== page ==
Polybase In Azure SQL Data Warehouse

Simon Whiteley loves Polybase as much as I do:

“Polybase is by far the fastest way to import/export data from SQLDW. If you’re loading any reasonably sized data volume, you should be using Polybase”

That’s not a quote – I just thought it would be more impactful looking like one!

For those of a traditional “Big Data” background, Polybase is essentially the same as an external Hive table, embedded into a traditional relational database.

For everyone else – Polybase is a special kind of SQL table. It looks like a table, it has columns and you can run normal T-SQL on it. However, instead of holding any data locally, your query is converted into map-reduce jobs against flat files – even those in sub-folders. For me, this is mind-bogglingly cool – you can query thousands of files at once by typing “select * from dbo.myexternaltable”.

Simon also covers limitations in Polybase:

Push-down predicates

This one is a biggie – if you’re querying over a whole range of flat files that are organised into [YEAR]/[MONTH] folders, for example, you should be able to write a query like the following:

SELECT * FROM dbo.MyExternalTable WHERE [YEAR] > 2016

This filter would be pushed down to the polybase engine and tell it to ignore any files that have been vertically partitioned outside of our chosen range. Instead, all files are read and returned to the SQL Server engine and the filtering is done in-memory on the returned dataset. This is obviously hugely inefficient in some cases – especially when you’re using Polybase as a data loading mechanism. This feature is available in HIVE tables and you can do it in U-SQL – hopefully it’s only a matter of time before a similar feature is implemented here.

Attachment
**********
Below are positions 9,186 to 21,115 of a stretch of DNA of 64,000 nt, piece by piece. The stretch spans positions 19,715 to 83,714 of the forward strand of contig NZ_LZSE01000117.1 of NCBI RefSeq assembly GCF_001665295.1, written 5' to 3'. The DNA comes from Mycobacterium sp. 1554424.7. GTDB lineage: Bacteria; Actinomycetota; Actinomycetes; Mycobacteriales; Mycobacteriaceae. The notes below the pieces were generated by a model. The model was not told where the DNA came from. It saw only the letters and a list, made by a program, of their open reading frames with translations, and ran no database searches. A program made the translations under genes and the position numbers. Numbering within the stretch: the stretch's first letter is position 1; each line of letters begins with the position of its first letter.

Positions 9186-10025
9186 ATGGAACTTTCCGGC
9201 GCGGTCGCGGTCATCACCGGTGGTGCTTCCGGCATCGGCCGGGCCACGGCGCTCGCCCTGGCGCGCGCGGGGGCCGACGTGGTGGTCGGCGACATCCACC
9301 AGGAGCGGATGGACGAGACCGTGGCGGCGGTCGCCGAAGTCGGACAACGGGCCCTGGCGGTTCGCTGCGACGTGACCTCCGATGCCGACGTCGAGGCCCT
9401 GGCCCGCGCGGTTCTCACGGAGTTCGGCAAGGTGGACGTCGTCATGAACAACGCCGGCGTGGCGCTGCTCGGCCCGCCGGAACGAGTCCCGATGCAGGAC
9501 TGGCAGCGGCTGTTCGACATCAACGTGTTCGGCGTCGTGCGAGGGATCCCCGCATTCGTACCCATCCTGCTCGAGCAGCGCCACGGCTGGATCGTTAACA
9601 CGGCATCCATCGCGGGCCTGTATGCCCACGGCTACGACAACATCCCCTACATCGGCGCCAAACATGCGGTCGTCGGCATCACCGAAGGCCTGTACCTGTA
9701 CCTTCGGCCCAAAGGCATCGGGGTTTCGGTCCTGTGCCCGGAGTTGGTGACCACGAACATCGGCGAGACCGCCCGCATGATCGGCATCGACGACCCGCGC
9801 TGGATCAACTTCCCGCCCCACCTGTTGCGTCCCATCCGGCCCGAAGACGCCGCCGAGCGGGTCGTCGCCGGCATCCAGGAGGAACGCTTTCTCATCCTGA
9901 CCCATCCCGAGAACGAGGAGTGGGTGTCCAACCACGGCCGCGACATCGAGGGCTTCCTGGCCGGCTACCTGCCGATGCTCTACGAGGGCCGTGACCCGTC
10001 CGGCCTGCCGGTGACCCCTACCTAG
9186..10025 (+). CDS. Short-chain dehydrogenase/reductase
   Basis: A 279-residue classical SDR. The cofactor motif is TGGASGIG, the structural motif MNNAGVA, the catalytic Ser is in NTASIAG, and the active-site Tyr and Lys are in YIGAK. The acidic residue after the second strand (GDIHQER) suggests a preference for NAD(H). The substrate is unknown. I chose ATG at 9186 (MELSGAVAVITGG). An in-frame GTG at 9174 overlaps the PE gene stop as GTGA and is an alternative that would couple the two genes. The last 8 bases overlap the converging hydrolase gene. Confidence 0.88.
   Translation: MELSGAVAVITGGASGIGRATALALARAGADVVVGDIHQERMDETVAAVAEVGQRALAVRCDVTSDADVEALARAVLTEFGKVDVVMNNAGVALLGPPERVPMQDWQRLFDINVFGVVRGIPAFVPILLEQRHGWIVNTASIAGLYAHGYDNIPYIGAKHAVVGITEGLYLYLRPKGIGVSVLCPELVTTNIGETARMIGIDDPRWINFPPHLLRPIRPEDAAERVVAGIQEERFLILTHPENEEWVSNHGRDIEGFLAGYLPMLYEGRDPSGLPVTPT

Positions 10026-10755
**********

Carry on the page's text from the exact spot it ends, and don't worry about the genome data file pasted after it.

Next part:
It’s an interesting look at Polybase, focusing on Azure SQL Data Warehouse.

Related Posts

Polybase Rejected Row Location

Casey Karst announces a nice improvement to Polybase on Azure SQL Data Warehouse: Every row of your data is an insight waiting to be found. That is why it is critical you can get every row loaded into your data warehouse. When the data is clean, loading data into Azure SQL Data Warehouse is easy […]

Read More

Troubleshooting Polybase Installation Errors

John Paul Cook has an article looking at what to do when you have Oracle JRE 9 and want to use Polybase: This article shows you how to troubleshoot a failed installation of SQL Server and how to implement a workaround to allow SQL Server 2017’s PolyBase feature to be installed when version 9 of […]

Read More

Categories

June 2017
MTWTFSS
« May Jul »
 1234
567891011
12131415161718
19202122232425
2627282930